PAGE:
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Acta Biomater. 2006 Sep;2(5):505-13. Epub 2006 Jul 12.

The influence of swelling and matrix degradation on the microstructural integrity of tendon.

Author information

  • 1Department of Engineering, Medical Engineering Division and IRC in Biomedical Materials, Queen Mary, University of London, Mile End Road, London E1 4NS, UK. H.R.C.Screen@qmul.ac.uk

Abstract

Tendon is multi-level fibre composite material, responsible for the transmission of forces from muscles to the skeleton. It is composed of a hierarchical arrangement of collagenous units surrounded by a proteoglycan-rich matrix, arranged to support strain transfer, and thus contribute to the mechanical behaviour of tendon. This study examines the effect of swelling and enzymatic degradation on structural integrity at different levels of the tendon hierarchy. Biochemical and microstructural analysis are used to examine the effects of incubation on the composition and swelling of the matrix, prior to a mechanical characterisation of sample integrity. Results indicated significant swelling of tendon fibrils and interfibrillar matrix after incubation in phosphate buffered saline, leading to a reduction in ultimate tensile load, with failure initiated between fibrils and sub-fibrils. In contrast, incubation with the enzyme chondroitinase ABC resulted in a total removal of glycosaminoglycan from the samples, and a subsequent reduction in the extent of swelling. These fascicles also demonstrated an increase in failure loads, with failure predominating between fibres. The findings from this work confirm the importance of the non-collagenous matrix components in controlling strain transfer within tendon structures. It also highlights the necessity to maintain samples within a suitable and controlled environment prior to testing.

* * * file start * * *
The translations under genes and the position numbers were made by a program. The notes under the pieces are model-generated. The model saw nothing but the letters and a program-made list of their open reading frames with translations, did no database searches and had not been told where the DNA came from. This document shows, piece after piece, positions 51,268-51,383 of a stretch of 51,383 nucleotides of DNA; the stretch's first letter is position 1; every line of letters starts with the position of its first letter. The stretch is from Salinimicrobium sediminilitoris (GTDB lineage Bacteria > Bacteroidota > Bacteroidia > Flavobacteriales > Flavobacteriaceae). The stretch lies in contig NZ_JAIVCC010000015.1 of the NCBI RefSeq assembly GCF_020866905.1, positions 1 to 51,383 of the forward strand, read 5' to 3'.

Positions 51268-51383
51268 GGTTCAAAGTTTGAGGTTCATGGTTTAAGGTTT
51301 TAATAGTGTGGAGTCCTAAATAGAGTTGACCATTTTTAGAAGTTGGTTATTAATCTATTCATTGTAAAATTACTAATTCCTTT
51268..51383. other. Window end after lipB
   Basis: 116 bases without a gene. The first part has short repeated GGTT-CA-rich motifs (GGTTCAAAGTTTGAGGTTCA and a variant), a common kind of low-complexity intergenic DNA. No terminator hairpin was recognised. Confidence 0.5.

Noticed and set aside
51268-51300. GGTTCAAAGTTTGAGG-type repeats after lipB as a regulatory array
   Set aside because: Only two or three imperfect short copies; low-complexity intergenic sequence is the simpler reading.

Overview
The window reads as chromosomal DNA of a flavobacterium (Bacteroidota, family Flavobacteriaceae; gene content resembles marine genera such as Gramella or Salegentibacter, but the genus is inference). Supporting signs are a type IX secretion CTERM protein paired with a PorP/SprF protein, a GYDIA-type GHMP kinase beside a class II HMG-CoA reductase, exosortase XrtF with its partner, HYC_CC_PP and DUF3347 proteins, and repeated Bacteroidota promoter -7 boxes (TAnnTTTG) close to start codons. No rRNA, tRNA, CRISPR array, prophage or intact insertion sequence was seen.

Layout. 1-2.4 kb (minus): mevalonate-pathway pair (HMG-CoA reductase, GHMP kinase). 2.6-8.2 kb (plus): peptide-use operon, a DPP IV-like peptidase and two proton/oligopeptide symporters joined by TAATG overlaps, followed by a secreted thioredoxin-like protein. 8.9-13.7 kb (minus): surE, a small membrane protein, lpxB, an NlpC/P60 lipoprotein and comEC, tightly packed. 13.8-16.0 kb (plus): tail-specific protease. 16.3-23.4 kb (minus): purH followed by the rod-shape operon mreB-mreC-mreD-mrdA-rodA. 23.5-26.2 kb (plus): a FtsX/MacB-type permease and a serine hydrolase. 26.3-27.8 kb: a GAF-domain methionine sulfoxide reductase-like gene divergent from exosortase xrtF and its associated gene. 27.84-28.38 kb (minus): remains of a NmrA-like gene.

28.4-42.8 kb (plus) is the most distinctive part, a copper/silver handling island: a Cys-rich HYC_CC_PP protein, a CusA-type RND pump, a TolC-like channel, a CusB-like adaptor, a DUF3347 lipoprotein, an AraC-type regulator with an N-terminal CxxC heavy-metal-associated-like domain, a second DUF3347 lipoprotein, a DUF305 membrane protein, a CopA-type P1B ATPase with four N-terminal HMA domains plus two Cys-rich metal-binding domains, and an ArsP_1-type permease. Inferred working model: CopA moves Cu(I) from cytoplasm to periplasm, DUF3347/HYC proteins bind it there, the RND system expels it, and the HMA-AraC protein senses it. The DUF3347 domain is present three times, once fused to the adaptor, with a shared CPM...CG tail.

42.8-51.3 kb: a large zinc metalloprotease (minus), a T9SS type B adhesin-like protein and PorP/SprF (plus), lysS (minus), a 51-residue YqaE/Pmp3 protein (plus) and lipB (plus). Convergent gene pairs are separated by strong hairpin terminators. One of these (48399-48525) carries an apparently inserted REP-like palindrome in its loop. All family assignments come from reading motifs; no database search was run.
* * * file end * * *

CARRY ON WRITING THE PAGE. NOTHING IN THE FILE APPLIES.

PMID:
16839828
[PubMed - indexed for MEDLINE]
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